NON-STOP SCHOOL OF SOLID ROCK – School of Rock opens in Sydney

It takes discipline to turn-out a stage event that appears effortless, as if second nature, yet full of vitality. That’s the innate contrast woven within the story of School of Rock (currently at the Capitol, Sydney).  An underqualified music teacher takes on a class at an elite school, and as such, he insists the students ‘loosen-up’, proving that the cast can appear to do so, while meticulously performing the most energetic, inspiring and foot stomping performance you are likely to see all year.

Lovers of the iconic hit movie of the same name won’t be disappointed, as this musical version faithfully follows Dewey Finn, a failed wannabe rock star who, via deception, poses as a substitute teacher at a prestigious prep school. There he turns a class of A-grade pupils into a guitar-shredding, bass-slapping mind-blowing rock band. But the drama unfolds and the tension builds as his plans unravel and his ruse begins to disintegrate before he can get his class to the Battle of the Bands.

Brent Hill takes the lead of Dewey, a tough job to meet the standard set by Jack Black in the original film.  Possessing his own rock voice, Brent has no trouble with the role, nor with being a musician onstage, having played the violin for 7 years as a child, eventually branching out onto other instruments. He’s no stranger to acting either, winning the 2016 Sydney Theatre Award for Best Performance in Little Shop of Horrors, and the 2011 Green Room Award Winner for the lead in Rock of Ages amongst others.

Along with Amy Lehpamer (Rosalie) and John O’Hara (Ned), this musical is two tales twisted into one. The first follows the hopelessness of Dewey who ‘intercepts’ Ned’s job (and the dynamic connection between the ‘grown-ups’ of the story). The other is the development and relationships formed with the children, who ultimately steal the show.

And it’s these ‘kids’ that take your breath away. As performers, they shine in playing a range stretching from naivety to rock gods. In the scene where we are first introduced to their musical prowess, their individual performances visibly move the stunned audience. To witness these ‘kids’ play the guitar like Hendrix, the drums like Collins, the bass like Simmons, and the keys like Rick Wakeman, represent that moment in a musical which overwhelms the emotions.  Applause ensues, as it does for every subsequent number.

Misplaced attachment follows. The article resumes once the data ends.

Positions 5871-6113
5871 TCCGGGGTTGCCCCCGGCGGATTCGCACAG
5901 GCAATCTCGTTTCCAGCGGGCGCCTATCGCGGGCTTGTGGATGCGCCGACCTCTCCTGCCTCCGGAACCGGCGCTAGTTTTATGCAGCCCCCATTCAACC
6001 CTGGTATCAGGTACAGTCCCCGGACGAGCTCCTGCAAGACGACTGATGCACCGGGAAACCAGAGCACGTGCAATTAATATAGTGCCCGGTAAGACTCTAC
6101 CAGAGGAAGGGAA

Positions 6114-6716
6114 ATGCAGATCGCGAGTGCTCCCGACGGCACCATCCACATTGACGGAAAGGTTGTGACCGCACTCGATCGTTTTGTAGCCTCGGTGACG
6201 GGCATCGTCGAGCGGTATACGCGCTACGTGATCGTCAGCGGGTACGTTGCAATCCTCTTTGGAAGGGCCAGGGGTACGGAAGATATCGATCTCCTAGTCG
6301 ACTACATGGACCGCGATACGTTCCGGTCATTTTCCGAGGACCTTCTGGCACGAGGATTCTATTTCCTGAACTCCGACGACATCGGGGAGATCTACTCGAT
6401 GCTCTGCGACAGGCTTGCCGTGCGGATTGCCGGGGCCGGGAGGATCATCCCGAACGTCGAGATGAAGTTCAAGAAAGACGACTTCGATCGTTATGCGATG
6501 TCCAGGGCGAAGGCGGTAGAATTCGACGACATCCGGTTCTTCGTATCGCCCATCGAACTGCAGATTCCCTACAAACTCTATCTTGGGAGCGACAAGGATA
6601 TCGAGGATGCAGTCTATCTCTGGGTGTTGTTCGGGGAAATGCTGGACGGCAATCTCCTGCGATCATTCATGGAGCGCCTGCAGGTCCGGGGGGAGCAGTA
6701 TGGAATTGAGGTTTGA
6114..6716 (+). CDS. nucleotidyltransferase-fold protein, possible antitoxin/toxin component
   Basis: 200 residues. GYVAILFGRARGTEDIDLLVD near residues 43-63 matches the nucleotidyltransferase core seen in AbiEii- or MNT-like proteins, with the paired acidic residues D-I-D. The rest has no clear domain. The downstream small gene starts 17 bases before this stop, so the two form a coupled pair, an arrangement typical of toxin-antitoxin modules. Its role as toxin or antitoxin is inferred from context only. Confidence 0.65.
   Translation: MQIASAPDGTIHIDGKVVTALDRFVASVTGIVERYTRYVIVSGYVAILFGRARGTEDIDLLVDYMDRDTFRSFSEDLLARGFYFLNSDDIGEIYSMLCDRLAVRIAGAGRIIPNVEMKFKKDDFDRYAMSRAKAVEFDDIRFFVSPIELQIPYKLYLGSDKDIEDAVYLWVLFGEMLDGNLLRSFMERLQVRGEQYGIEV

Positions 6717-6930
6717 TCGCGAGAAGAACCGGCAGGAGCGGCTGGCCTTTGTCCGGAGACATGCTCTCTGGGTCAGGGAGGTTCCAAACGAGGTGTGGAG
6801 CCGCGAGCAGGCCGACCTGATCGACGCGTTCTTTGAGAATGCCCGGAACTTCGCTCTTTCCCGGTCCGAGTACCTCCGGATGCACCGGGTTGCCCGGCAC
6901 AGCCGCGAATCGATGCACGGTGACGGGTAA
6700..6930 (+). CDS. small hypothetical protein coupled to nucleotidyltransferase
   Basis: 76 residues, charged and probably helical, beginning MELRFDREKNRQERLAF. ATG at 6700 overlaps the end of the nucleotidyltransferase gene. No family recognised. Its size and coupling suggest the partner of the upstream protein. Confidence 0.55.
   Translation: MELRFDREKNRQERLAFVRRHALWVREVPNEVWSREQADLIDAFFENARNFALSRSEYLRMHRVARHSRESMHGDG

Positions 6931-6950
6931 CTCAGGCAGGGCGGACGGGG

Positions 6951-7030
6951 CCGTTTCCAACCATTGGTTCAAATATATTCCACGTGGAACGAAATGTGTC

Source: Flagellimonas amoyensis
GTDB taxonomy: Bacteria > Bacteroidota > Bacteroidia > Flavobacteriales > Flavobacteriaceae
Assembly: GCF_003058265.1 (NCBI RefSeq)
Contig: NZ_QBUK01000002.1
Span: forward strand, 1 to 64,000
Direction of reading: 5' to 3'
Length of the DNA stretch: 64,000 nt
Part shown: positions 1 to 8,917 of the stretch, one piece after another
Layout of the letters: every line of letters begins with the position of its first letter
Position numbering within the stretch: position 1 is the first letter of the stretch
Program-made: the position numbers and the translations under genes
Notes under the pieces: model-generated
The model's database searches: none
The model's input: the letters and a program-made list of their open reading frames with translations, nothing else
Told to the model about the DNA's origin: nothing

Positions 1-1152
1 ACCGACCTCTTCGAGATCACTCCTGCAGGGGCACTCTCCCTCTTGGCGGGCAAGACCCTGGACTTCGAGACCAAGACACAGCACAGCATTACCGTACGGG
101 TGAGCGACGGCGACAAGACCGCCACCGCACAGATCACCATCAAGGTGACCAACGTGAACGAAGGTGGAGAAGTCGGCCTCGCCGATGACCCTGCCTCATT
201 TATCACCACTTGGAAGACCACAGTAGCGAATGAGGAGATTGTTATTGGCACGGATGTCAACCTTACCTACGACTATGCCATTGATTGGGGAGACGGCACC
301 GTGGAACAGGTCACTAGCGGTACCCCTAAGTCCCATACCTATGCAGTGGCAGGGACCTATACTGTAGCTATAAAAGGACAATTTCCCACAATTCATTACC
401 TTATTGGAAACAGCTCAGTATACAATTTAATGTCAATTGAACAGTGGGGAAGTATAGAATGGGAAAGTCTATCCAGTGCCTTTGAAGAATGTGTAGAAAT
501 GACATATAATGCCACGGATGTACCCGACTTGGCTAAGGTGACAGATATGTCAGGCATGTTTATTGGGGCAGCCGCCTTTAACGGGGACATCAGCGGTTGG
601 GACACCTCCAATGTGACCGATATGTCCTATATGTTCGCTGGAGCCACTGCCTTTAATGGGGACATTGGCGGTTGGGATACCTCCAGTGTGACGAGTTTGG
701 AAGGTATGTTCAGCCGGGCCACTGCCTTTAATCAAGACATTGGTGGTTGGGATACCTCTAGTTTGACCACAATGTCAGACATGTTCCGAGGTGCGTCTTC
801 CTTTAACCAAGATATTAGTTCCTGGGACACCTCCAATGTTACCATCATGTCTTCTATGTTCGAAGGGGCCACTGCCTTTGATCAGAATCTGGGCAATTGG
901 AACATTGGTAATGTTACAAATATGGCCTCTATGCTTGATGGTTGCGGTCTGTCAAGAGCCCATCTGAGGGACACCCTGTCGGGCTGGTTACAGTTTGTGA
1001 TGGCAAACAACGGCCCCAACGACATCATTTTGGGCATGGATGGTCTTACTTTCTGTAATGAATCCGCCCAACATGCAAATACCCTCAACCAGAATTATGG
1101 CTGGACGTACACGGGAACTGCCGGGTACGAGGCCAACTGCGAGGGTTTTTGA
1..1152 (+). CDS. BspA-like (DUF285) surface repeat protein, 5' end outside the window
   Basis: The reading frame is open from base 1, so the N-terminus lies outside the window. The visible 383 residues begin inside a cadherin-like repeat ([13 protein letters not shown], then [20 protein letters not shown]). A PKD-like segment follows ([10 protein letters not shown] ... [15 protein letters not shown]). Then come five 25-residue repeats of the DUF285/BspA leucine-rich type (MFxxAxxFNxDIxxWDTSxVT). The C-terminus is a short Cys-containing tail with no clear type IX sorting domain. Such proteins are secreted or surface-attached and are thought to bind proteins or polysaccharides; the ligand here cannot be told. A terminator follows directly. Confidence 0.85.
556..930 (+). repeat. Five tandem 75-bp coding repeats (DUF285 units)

There are big guns offstage as well.  Laurence Connor’s directorial credits include Les Misérables (Broadway), Miss Saigon (London), Jesus Christ Superstar (UK and Australian Arena Tour), and the new stage production of The Phantom of the Opera (US and UK).

Choreographer to the young and older cast, JoAnn M Hunter has 20 Broadway shows to her credit, including the Broadway staging of School of Rock, On a Clear Day You Can See Forever and Broadway Bound.

Also worth noting is how the orchestra blends seamlessly with the cast playing live instruments onstage. Yes, an announcement by Sir Andrew Lloyd Webber himself before the show leaves no doubt that the performers onstage are in fact playing their own instruments.

Not altogether unanticipated, there are a few worn clichés in the show. Parents having ‘traditional’ expectations of their children, and lacking an understanding of their needs, does enjoy its own vignette. There is a sprinkle of coarse language, to which the pupils cringe in response, and one set of parents is represented by a same sex couple – which is played a little too camp. And there are a few corny one-liners. Nonetheless, the performances from the leads and the young players truly showcase some immense talent.

Although there is no standout hit-single within the score, while drinking with Dewey in a bar, Amy Lehpamer as the school principal Rosalie Mullins delivers the power ballad of the show. Not surprising given her pedigree.  She’s played Dusty Springfield in Dusty (for which she received a Helpmann Award nomination), Maria in The Sound of Music, and Janet in the encore seasons of The Rocky Horror Show. The character’s love of Stevie Nicks also gives her the opportunity to sing along to the only non-original track in the musical (apart from a few cameo riffs).

As has been reviewed many times around the world, School of Rock proves Lloyd Webber is a master of the craft, capable of reflecting the mood of the time. But as always, a hit show is nothing without the capability and chemistry of the cast. School of Rock only leaves one disappointment, that of wanting to hear a full concert set from this astonishing ensemble of young performers.  I’d also pay to see that.

Venue: Capitol Theatre, Sydney
Running Time: Approximately 2 hours and 30 minutes, this includes an interval.
Age Recommendation: 5+, with language warning.
Authorised Seller: Ticketmaster (Australia)

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